The Facts About Road Closures

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The Facts About Road Closures

At Midas Gold, we believe in being good neighbors, working with the communities closest to our project and communicating transparently with Idahoans. This is why we feel compelled to address some misconceptions we’ve been hearing about road closures outside of Yellow Pine.

Recently, we have heard some confusion about three distinct points of access. The first is Sugar Creek Road, which the U.S. Forest Service administratively closed in 2008. The second is Stibnite Road, which Midas Gold maintains as a part of our permit to access the Stibnite Gold Project site. The last access point is Stibnite Road as it runs through our site.

In 2008, the U.S. Forest Service made the decision to close Sugar Creek Road as a part of its McCall and Krassel Ranger Districts Snow-free Season Travel Management Plan. Midas Gold was not involved in this decision. In fact, our company didn’t even exist yet.

We understand Sugar Creek Road is important to many people who live in Yellow Pine and know people are upset with its recent physical closure. Lately, we’ve seen comments come into Midas Gold criticizing us for closing the road and that is why we want to clear up the confusion and give you all of the information we have on the roads.

The decision to close Sugar Creek Road was not made by our company. We were not involved in the process regulators undertook to make the decision and our company does not have an opinion about the merits of the closure. As we mentioned above, the road closure was a Forest Service decision made as part of the 2008 McCall and Krassel Ranger Districts Snow-free Season Travel Management Plan. For those wondering if the road will one day reopen, we’ve been advised it will remain closed unless the Plan is modified through a collaborative process with the U.S. Forest Service.

Whether Sugar Creek Road is open or closed will have no impact on our current or future activities. And to be clear, we have no intention to purchase the Cinnabar property (which can be accessed from Sugar Creek Road) and would not do so given the environmental liabilities associated with that site.

As part of our commitment to be fully transparent we want you to know it is true that, at their request, we did provide a number of boulders to the U.S. Forest Service. Some of those boulders were placed across Sugar Creek Road before the Forest Service installed a gate, while others were used to repair parts of Thunder Mountain Road.

We know you may still have questions about the Sugar Creek Road closure and, if you do, we encourage you to reach out to Payette National Forest. Since they are in charge of this road, they can provide you with the very latest information.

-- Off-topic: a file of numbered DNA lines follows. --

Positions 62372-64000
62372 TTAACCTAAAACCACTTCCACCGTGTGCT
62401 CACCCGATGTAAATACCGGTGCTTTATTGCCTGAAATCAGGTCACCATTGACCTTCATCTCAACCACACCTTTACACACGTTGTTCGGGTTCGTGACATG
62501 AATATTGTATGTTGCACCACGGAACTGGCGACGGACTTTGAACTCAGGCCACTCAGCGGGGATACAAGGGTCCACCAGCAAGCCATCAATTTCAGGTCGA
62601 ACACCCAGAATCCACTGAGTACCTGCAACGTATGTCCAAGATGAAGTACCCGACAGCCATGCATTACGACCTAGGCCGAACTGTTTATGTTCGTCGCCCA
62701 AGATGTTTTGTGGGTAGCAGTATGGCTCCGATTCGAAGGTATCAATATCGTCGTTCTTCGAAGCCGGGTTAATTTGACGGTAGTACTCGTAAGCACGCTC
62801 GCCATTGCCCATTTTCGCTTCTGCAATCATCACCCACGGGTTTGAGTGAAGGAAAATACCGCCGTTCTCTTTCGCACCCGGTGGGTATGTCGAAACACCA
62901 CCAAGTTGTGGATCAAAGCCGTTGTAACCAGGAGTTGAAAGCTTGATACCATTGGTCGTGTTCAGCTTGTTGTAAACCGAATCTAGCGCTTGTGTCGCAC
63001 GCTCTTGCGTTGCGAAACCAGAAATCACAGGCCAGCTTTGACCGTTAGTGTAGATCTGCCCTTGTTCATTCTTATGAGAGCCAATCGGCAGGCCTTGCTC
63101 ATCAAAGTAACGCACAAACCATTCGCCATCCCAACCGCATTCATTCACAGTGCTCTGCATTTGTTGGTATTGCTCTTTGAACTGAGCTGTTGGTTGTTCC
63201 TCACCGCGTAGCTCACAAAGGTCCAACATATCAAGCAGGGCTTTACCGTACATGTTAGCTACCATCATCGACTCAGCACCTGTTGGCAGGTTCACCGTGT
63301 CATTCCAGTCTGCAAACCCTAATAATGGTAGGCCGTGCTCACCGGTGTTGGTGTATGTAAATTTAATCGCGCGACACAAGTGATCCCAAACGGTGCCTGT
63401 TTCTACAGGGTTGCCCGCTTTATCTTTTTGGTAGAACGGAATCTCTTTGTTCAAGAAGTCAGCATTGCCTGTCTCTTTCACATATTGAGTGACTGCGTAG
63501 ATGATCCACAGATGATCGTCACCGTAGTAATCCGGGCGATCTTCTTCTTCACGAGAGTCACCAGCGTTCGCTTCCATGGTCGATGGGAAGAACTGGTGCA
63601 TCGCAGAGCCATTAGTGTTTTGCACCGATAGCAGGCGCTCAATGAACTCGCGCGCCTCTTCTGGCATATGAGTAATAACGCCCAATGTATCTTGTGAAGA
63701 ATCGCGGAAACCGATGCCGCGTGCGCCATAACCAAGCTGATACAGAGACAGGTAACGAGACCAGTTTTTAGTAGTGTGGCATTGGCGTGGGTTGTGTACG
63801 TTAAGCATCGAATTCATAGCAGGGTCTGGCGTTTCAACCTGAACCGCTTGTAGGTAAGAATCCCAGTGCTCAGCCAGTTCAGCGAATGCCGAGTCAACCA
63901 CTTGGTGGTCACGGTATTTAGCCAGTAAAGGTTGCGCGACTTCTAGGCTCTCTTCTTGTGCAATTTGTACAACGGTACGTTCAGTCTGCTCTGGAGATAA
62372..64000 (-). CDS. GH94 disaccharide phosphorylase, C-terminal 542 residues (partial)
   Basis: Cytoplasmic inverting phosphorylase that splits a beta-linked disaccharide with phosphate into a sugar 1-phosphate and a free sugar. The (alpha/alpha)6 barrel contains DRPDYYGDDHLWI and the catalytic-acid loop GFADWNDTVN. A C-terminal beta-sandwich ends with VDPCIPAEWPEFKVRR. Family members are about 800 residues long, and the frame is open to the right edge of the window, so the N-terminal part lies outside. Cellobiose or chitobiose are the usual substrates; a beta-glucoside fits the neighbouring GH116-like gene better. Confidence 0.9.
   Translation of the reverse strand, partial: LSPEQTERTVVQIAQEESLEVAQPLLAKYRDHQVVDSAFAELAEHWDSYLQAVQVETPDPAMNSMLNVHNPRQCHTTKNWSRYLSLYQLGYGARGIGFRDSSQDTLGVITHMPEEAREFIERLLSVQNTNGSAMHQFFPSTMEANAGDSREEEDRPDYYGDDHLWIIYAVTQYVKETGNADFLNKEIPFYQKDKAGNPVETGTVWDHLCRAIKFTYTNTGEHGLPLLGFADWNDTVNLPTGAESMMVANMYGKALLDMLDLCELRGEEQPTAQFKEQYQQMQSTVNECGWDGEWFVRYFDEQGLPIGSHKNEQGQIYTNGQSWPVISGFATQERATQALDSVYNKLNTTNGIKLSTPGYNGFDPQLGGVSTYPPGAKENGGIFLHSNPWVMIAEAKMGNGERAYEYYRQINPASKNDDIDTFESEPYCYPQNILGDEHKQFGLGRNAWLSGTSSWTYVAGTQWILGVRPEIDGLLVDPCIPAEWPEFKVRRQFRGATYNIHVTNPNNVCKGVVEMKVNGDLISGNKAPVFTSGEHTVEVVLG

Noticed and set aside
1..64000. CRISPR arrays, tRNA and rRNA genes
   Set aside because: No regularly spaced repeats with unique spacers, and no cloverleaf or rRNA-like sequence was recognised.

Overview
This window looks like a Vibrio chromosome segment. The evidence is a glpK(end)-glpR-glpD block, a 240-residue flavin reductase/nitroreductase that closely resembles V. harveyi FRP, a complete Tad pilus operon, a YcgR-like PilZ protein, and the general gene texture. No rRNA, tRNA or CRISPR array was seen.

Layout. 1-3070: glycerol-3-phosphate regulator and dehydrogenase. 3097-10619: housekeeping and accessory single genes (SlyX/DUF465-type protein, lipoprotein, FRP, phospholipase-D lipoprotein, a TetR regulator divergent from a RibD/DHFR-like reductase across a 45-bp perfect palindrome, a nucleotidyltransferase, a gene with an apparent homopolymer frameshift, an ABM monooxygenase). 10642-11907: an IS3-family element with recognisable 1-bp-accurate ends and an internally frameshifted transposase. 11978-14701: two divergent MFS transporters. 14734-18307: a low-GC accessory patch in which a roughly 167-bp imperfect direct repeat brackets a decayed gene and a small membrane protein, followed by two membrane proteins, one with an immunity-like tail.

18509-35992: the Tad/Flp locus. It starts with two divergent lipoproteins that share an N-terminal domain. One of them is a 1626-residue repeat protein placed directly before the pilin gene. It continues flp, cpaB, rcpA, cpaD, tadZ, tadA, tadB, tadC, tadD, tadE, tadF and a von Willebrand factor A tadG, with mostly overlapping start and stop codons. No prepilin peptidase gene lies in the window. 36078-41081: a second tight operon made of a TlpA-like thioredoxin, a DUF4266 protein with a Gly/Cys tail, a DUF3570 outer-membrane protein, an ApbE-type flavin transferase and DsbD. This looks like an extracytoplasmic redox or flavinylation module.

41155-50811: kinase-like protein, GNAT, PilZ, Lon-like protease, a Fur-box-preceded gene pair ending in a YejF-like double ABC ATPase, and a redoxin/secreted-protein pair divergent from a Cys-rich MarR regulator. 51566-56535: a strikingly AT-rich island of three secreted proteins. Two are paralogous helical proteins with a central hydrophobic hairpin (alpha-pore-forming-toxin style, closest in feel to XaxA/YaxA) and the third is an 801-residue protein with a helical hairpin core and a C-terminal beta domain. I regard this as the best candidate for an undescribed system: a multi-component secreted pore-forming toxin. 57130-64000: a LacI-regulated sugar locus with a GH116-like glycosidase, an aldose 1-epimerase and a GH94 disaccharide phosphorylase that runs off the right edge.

Another road we know Idahoans are concerned about is Stibnite Road. Every spring since 2016, there has been a temporary road closure for full-size vehicles. Access is limited on Stibnite Road for a short period of time during spring runoff to minimize damage to the road and protect the environment. Before we began year-round operations at Stibnite, limiting traffic wasn’t a concern because the road remained snowed shut until after the spring melt. We have helped increase public access on this road. Now that we maintain Stibnite Road, the community can access it through all of the seasons.

Temporary closures of Stibnite Road are a regulatory condition around access on Midas Gold’s three-year exploration plan, imposed by the Forest Service on the Valley County Road Department and it only applies to full-size vehicles. ATV and UTV users and, through an agreement with regulatory agencies, private land owners upstream, are permitted to use the road during this brief period. The temporary gate, installed in the spring, is removed as soon as the road dries out.

We also have worked very hard to address access concerns surrounding the portion of Stibnite Road that runs through our site. At one point, we proposed closing the road through site during construction and operations in the interest of public safety. However, many Idahoans reached out when they heard our initial plans and asked us to find a way to safely maintain recreational access. We worked closely with representatives from Yellow Pine and, together, we were able to identify a safe and feasible solution. We submitted this proposal for the U.S. Forest Service to consider in the draft Environmental Impact Statement.

If you still have questions about roads or recreational access, please reach out to us! We are always happy to speak with anyone who has questions surrounding our project. We are also happy to listen to feedback from the community because we know it will lead to a better project. Just look at what happened when we all worked together to address concerns over Stibnite Road. If you want to sit down with someone from our company, please send an email to community@midasgoldinc.com and we will find a time that works for you or join us in our Donnelly office the second Friday of the month from 11 a.m. to 3 p.m. for our regular office hours.